2. A Room With a View by E. M. Forster

A Room With a View (the Helena Bonham Carter version, obviously) was another of my teenage favorites. Lucy and George finally kissing in the middle of a field in Italy? Perfetto. The film is a surprisingly close adaptation,  I was remembering nearly scene for scene as I read. From that fateful room switching to terrible Cecil, it's a fairly easy, enjoyable read, despite all the trouble societal rules cause. Ignore the postscript because it's sad and garbage. #notmyroomwithaview

Best of the Rest

1. A Well-Behaved Woman by Therese Anne Fowler

I am not a woman who cares about the rich and famous, let alone the rich and famous of yesteryear, yet here I am telling you about this incredible story of Alva Vanderbilt. Without her family's pre-Civil War money or a mother (and with a very sick father), she schemes along with her best friend Consuelo Yznaga to marry into the Vanderbilt family. She gets everything she ever wanted, including money for her sisters, but it isn't what she expected. Never fully accepted into the family, she is braver and more determined than any of them to make a name for herself alongside them. Alva's perseverance is amazing, especially when the perfect image she's built starts to crumble.

2. The Girl With the Red Balloon by Katherine Locke

Ellie's grandfather, a Holocaust survivor, had always called perfect days "red balloon days," which is why, during a class trip, she reached out and grabbed a red balloon that transports her back to 1988. Germany is still divided, but people are getting over the wall with these magical balloons that make them invisible so they can safely fly across it. When Ellie pops up, the entire group of runners and balloonmakers is confused and concerned. She shouldn't be there, but that doesn't mean there's an easy way to send her back. I really loved this book, especially since it is set in a time period that doesn't get very much attention. Plus magic! And romance!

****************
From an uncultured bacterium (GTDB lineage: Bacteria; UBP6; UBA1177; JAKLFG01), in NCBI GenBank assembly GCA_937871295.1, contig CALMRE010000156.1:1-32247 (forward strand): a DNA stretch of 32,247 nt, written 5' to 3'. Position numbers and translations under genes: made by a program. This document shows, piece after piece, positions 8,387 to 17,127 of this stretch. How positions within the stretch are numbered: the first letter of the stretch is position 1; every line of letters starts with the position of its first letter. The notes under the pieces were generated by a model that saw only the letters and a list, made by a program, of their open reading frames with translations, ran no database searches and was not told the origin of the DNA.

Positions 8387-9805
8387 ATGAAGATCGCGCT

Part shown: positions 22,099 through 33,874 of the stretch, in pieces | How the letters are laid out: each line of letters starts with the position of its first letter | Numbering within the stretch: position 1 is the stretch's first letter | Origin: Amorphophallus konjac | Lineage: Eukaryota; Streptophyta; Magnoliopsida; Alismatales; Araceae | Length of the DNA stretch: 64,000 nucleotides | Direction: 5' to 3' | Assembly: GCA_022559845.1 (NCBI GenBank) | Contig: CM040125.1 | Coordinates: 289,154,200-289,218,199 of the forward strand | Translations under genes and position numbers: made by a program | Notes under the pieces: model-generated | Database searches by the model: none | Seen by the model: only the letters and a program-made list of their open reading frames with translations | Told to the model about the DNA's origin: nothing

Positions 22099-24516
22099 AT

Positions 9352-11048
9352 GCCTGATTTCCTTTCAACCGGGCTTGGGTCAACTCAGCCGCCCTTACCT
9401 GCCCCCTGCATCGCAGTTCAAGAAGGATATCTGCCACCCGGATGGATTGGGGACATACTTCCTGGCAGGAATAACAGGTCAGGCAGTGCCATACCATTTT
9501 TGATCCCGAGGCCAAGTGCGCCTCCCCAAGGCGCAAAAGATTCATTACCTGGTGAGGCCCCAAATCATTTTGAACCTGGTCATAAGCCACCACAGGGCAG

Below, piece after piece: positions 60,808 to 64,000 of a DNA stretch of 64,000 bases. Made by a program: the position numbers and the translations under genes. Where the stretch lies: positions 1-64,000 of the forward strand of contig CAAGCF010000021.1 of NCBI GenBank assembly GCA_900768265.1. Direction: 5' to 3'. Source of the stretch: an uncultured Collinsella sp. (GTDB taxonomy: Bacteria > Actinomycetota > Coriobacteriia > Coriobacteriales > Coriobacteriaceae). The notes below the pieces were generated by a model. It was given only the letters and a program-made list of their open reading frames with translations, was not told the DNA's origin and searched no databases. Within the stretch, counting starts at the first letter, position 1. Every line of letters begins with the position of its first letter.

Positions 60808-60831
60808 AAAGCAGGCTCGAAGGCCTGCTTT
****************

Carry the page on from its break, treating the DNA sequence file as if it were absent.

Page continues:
3. An American Marriage by Tayari Jones

Sometimes I think that the phrase "this sucks" is the only way to summarize something, yet it's also wholly inadequate. Roy, a large black man, is accused by an old, fragile white woman of sexual assault. He is sent to jail in his hometown in the middle of Louisiana, far from his life with his wife Celestial in Atlanta. He is sentenced to 12 years, despite not committing the crime. While he's in jail, Celestial finds it harder and harder to live this version of her life. Her father's friend still works to free Roy, she still adds money to his commissary account, but she also can't be married to a man who will be away longer than they have been together. Told through letters and multiple points of view, this was such a thought-provoking read.

I hope that everyone has found something to read through these posts. The format will probably change next year without my #readmyowndamnbooks goals, but to what I am not sure. Hopefully you'll come back to find out!